Note (sound shape?)

Iascach muir

fish, abundant, sea

mothach tír

abundant land

Tomaidm neise

bursting  close?

iasca and fothuind


fothuind? I need to check, grunting fish, does not really have a ring to it, a wound or possible some kind of cry or sound.

Bursting right/ close, fish cry? Not sure: but it would link it back to the first verse,

an abundant cry or song, that shapes the verse, it builds to the end? Greater than the sum of its parts, a mass of fish/ sound of fish.

Translation of fothuind is not certain, but can sort of get a sense in context.

First version. Two more this was the shorter of the three

‘neither fish nor fowl’

Gives a further interesting path.

barnacle goose

really class this as any kind of sea fowl suitable for human consumption, sites associated with such consumption as strongly reinforcing the belief.

Head from Glastonbury, to the North of England and then to the Western Isles and other sites where sea birds, are a crucial resource.

I notice, Geoffrey of Monmouth’s major critic looms large in relation to both Glastonbury and Barnacle Geese.

Re- shaping of the cultural enviroment.

Gerald of Wales, burying Britons at Glastonbury, wandering abroad in Ireland wielding a frog and deploying the barnacle goose, in a way not dissimilar to the sonic earth chapter of the Aberdeen bestiary.

Small world, filled with small things, writing themselves into the landscape on a large scale.

Mythical foundations of the Island re-drawn.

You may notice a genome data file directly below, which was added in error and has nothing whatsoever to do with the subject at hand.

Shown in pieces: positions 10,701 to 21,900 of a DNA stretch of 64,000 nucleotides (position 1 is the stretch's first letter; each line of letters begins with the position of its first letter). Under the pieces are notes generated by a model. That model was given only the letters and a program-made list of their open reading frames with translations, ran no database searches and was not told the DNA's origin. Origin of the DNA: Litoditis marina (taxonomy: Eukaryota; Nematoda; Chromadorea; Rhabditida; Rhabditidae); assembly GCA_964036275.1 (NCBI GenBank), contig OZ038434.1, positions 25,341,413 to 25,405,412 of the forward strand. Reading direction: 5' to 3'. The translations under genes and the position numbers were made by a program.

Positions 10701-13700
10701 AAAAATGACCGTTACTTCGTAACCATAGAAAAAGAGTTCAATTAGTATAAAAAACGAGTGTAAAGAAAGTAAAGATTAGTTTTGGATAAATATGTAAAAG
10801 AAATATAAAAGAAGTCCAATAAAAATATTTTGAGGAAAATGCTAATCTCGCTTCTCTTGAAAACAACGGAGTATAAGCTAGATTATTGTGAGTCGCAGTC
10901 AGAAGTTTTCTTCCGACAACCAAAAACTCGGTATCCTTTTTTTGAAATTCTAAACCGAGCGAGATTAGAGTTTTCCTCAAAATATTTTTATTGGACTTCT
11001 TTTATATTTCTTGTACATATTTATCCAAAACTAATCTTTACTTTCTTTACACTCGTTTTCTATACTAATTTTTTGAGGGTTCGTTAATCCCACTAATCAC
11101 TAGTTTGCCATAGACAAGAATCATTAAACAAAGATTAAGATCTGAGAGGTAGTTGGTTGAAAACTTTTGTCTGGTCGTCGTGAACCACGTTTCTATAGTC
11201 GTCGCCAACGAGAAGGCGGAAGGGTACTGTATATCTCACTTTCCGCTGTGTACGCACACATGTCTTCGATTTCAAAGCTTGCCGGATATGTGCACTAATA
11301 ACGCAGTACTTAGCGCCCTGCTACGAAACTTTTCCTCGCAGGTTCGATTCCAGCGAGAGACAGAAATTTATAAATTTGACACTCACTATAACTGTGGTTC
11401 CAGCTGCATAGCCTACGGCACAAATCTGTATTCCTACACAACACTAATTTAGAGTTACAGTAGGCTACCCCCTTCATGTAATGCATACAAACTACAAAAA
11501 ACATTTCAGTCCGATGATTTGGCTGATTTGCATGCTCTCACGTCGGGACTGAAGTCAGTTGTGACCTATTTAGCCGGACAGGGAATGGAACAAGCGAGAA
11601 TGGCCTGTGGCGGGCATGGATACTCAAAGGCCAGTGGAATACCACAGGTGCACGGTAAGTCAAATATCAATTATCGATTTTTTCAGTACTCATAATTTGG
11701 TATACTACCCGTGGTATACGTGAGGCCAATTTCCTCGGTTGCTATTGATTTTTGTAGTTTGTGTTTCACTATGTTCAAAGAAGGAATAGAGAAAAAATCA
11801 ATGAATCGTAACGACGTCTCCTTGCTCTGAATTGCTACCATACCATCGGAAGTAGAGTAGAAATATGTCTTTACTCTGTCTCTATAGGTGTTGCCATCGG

Ha Hare

I can move through the monastic system really easily.

Using bones, Monastic sense of taste, its dietary rules and archeological referencing.

L. Higbee, Glastonbury Abbey, Archive Project Bones




Noddle, B. and Stallibrass, S., 2007. The animal bones and marine shells from Wearmouth and Jarrow,


Takes me to the home of Bede, the book I am about to read in the future, On the Nature of Things and Times.

I can rummage through the dung heaps and reconstruct diet at the same time. Also raises questions in regard the acoustic enviroment.

Monastic diet, as above so below distinctions, ‘neither fish nor fowl’


So I can eat my way from one place to another, ask questions about taste and sound as a sideline, for do not all geese, patter like a priest?

Hence why we give them the name of clakis geese (barnacle goose: the most prevalent example, of a fowl that can be eaten as a fish).

Rhythm and sense drawn from the sounds of  a monastic landscape.

Nothing would escape

unless it were…


For every creature of the sea, one of the land.


Alter that

Alter stone

Relic stone

Rather large object to be moving through a landscape. Monumental construction. So what more portable objects are moving through the landscape?













Set sail for Glastonbury

terra sonus

Nothing set in stone, as I need a library to do a detailed read.

I can also just play with it, go with the flow.

Iascach muir

mothach tír

Gives me a strong sense of beat, resonance.






      •       •

as the sounds of the earth are like music